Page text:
Do Amphetamines Affect Your Personality?
One of the most well-known side effects of amphetamine abuse is changes in your personality. People who abuse amphetamines may become more irritable, anxious, and paranoid. They may also have trouble sleeping and experience hallucinations.
In extreme cases, people may become violent or suicidal. If you or someone you know is exhibiting these signs, it’s essential to seek help from a medical or mental health professional right away.
Can Amphetamines Cause Anxiety?
While amphetamines may offer temporary respite from anxiety symptoms, they can also cause long-term damage and lead to even more severe anxiety. Amphetamines stimulate the nervous system, which can initially help reduce feelings of anxiety.
However, this stimulation can also cause side effects such as chest pain, racing heart, tremors, mood swings, and insomnia, which can worsen anxiety symptoms. In addition, amphetamines are highly addictive, and stopping use can lead to withdrawal symptoms like irritability, fatigue, and depression — all of which can trigger or exacerbate anxiety.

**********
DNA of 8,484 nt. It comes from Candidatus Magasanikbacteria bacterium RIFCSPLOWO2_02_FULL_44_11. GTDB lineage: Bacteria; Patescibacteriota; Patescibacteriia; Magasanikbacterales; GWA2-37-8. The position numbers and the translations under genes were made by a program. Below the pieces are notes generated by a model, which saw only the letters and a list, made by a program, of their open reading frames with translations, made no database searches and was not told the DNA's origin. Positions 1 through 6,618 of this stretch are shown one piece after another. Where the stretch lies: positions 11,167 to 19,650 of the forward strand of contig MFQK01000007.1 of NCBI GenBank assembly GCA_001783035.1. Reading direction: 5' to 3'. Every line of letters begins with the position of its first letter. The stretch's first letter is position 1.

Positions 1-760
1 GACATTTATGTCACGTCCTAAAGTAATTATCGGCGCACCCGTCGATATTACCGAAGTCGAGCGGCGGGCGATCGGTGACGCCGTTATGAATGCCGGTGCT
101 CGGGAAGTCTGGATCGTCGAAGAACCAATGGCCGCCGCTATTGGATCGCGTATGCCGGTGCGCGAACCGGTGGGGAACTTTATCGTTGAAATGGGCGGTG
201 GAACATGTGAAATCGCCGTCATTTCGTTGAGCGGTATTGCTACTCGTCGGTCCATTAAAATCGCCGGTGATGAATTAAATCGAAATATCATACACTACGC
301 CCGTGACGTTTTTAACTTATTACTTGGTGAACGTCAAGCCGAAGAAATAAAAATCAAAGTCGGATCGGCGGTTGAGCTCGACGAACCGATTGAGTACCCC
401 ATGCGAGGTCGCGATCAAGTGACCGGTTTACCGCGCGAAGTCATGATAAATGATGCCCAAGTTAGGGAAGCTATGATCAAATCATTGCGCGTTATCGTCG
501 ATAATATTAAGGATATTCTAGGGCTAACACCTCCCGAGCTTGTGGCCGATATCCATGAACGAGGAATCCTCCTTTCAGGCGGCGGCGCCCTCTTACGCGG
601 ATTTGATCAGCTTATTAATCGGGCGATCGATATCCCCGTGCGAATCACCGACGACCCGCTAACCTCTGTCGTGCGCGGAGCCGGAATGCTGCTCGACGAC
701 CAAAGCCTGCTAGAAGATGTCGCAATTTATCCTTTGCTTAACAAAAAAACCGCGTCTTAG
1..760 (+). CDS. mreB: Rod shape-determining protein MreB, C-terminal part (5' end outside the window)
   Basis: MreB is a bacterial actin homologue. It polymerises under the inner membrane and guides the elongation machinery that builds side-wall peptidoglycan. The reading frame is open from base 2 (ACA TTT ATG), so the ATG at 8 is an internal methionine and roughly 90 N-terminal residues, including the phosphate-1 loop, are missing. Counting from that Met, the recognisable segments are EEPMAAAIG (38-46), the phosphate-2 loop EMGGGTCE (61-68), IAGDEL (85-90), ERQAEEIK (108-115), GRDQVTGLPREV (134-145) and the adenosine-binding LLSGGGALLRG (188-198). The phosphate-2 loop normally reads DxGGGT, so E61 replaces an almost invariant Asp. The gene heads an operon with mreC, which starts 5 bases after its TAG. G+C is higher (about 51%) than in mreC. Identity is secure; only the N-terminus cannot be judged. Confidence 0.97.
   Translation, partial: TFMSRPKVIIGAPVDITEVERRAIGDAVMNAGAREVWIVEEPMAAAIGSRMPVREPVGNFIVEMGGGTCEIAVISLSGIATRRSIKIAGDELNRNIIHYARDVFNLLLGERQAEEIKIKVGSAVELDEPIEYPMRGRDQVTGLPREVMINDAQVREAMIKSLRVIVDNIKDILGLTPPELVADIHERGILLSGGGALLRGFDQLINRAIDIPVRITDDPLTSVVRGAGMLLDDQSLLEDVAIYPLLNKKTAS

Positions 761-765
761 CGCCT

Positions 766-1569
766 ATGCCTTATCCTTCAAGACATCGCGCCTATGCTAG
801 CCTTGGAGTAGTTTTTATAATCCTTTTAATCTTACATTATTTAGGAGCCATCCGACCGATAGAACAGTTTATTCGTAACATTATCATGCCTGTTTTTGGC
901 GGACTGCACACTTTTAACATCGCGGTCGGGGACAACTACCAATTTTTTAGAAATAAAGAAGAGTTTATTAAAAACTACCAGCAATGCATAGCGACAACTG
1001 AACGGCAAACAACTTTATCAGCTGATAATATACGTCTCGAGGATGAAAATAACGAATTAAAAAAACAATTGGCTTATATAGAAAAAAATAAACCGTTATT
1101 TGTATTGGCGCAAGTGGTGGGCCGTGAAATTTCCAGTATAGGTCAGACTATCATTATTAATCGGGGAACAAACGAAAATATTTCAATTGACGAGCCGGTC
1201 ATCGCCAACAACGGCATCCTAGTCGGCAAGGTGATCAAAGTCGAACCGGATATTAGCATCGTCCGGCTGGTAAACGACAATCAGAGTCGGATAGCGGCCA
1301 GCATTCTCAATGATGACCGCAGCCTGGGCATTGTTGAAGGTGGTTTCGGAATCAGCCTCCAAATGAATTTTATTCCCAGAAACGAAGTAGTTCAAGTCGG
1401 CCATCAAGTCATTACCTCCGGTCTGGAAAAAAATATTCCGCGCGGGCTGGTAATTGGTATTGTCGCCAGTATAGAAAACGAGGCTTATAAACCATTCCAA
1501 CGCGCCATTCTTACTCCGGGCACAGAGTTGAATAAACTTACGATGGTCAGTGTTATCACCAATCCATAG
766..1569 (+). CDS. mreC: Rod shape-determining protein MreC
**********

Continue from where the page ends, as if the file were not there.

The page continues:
What Drugs, Substances, or Supplements Interact with Amphetamines?
Amphetamines can interact with a variety of drugs, substances, and supplements. For example, amphetamines can increase the risk of seizures when taken with tricyclic antidepressants or monoamine oxidase inhibitors (MAOIs).
Amphetamines can also interact with other stimulants like caffeine and nicotine and depressants like alcohol. For example, consuming a high amount of caffeine or nicotine in conjunction with amphetamines can also increase the risk of side effects like anxiety and irritability.
Taking amphetamines with alcohol can intensify the effects of both substances and lead to serious health consequences, including the risk of overdose. If you take any medications or supplements, talk to your doctor before taking amphetamines.
Amphetamines are highly addictive, and many people who start using them find it difficult to stop. The symptoms can make it very hard for people to stick to their recovery plan. In addition, amphetamines are often used to cope with stress or negative emotions, so overcoming addiction can require addressing underlying issues. Finally, because amphetamines are widely available and relatively inexpensive, they can be tough to avoid.